The main ingredients are some kind of white fish with firm flesh, and a great deal of seafood, which makes it expensive to make away from coastal markets.
The base is tomatoes. The stock can be water or white wine. To make it, you sauté onion, garlic, and bell pepper, add tomato sauce and whole tomatoes, wine and some herbs. You then simmer this mixture to thicken, then add the fish and seafood, cover until cooked, then serve with bread.
You can buy jars of sauce-base for the soup ready to use. Some places, such as Trader Vic’s, sell both the sauce, and bags of frozen cioppino mix ready to toss into the sauce. The frozen mix consists of fish, mussels, bay scallops and shrimps.
Unlike European versions of this soup such as Cacciucco and Ciuppin, which often put a piece of bread or toasted bread in a bowl and serve the soup over it, Cioppio is served with bread on the side, and given that this is San Francisco, the bread of course is preferably sour dough.
Homemade versions often end up reddish-brown, whereas restaurant versions are very red.
The Calabrese version is served over toast, garnished with fresh garlic.
Many like to claim that Cioppio is an American food creation, but sadly, despite the tens of thousands of things invented in America, this isn’t one of them. Italians chuckle at the thought that it was invented in America, and wonder if perhaps in the same vein spaghetti, pizza and the mafia weren’t also invented there.
Cioppio emerged as an American version of the Genovese fish stew called “cioppin” in the Ligurian dialect of Genoa, Italy.
Many of the Italian immigrants to San Francisco were from Genoa. Cioppio is either one version of cioppin that caught on in San Francisco, or the result of a melding of traditions from Genovese and Calabrian or Sicilian immigrants.
But, there is no doubt that Cioppio is an Italian dish. There’s so many different versions along the Italian coast, that there’s practically a different one every 100 metres.
This kind of fish stew probably came about because fishermen would use for themselves stuff from their catch that was good, but that had limited commercial value at the time — crab, squid, monkfish.
Cioppio started to be served in restaurants in San Francisco in the 1930s.
One of the restaurants in San Francisco known among tourists for its Cioppio is Taratino’s, opened in 1946 by Dan Sweeney Jr. and Gene McAteer. They called the restaurant Taratino’s because the building they leased was owned by the Taratino family. The restaurant is still extant as of 2008.
Literature & Lore
“Cioppino: To serve Cioppino: It’s best to serve this stew from the kitchen. Fill large soup plates with each kind of fish, then pour hot tomato sauce over all. Cioppino is a whole meal in itself — but rather a heavy one. Have lots of paper napkins on hand for guests — even bibs would not be amiss!
2 pounds fresh cockles
1 fresh crab
1 pound prawns
5 pounds rock cod or striped bass
1/2 cup olive olive
3 medium sized onions, thinly sliced
2 or 3 cloves garlic, minced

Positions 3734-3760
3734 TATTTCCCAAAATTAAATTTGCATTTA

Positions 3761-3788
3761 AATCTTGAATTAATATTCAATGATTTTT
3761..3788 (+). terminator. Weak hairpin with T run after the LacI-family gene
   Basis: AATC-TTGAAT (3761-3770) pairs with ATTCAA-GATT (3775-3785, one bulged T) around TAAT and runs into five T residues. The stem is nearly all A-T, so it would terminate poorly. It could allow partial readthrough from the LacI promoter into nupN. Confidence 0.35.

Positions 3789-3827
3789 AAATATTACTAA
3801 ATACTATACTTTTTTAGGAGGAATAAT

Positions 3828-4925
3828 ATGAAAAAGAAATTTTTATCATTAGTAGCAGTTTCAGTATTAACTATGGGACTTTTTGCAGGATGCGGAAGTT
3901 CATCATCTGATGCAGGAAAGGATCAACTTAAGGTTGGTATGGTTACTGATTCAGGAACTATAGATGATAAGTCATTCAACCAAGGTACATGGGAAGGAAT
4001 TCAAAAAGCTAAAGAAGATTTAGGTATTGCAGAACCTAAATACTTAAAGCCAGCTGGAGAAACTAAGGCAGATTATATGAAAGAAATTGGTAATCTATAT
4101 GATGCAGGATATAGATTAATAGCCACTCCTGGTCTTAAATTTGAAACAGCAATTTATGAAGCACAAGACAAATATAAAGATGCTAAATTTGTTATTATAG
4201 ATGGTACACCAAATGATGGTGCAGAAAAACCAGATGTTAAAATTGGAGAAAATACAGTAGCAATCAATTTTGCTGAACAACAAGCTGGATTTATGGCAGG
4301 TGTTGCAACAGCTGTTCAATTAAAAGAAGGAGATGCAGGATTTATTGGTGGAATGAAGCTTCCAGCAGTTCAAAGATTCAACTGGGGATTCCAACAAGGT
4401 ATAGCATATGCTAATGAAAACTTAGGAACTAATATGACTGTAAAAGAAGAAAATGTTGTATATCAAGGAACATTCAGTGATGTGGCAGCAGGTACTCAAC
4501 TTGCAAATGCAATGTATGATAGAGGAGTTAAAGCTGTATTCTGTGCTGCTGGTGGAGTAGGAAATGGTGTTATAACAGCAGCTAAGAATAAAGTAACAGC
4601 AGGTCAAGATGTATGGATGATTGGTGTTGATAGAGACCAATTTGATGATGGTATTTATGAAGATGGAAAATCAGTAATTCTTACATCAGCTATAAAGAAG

1 cup chopped parsley
1 (No. 2 1/2) can solid-pack tomatoes
2 cups tomato sauce
1/2 cup Burgundy or Sherry
salt and pepper
Soak cockles in fresh water for at least one hour. Clean crab, cut up into 6 pieces and crack shell. Clean prawns and remove black vein along the back. Cut rock cod or bass into 1 1/4-inch slices. Cook onions in olive oil until golden brown. Add garlic and parsley, cook 2 minutes longer, then add tomatoes and tomato sauce. Season with salt and pepper. Simmer 30 to 45 minutes. Add wine and blend. Arrange in a deep saucepan in layers, the cockles, pieces of crab, prawns, and slices of rock cod or bass. Pour tomato sauce over all, cover and cook about 30 minutes. (Do not stir but move saucepan back and forth over the flame to prevent fish from sticking.) Serves 8 to 10.” — Lee, Martha. 100 Years of California Cooking. Oakland, California: Tribune Press. 1949. Page 34.
“The dish is made over charcoal braziers, made of whatever the day’s catch supplies. It may be shellfish entirely, or seafood and shellfish, the various kinds washed, cleaned, layered in the pot; then a rich garlicky tomato sauce added and the collection cooked…..Here we give you the recipe exactly as it’s made in the Taratino kitchen.” — Paddleford, Clementine (1898 – 1967). This Week Magazine. March 1949.
The word cioppino is also used in Florence, where you may see on restaurant menus “Cioppino di molluschi e crostacei” (for 21 Euros, 2005 prices.)
In some parts of Italy, the word “cioppino” is unknown, because they know the soup by another name entirely. Some Italians just call it a “stufato di pesce” (“fish stew”.) Some Italian versions put it through a food mill, to make a creamed fish soup called “Passato di pesce” that can also be served as a pasta sauce.
Disregard accounts invented by wags which attribute the name to “chip-in-o”, where all fishermen would pitch something in.
“Cioppino” is also a slang word in Italian for men younger than about 25 who are a little drunk.
Called “Cioppiano” in Sicilian.
 Saekel, Karola. Italian by Name, Irish at Heart. San Francisco Chronicle. Wednesday, 3 November 1999.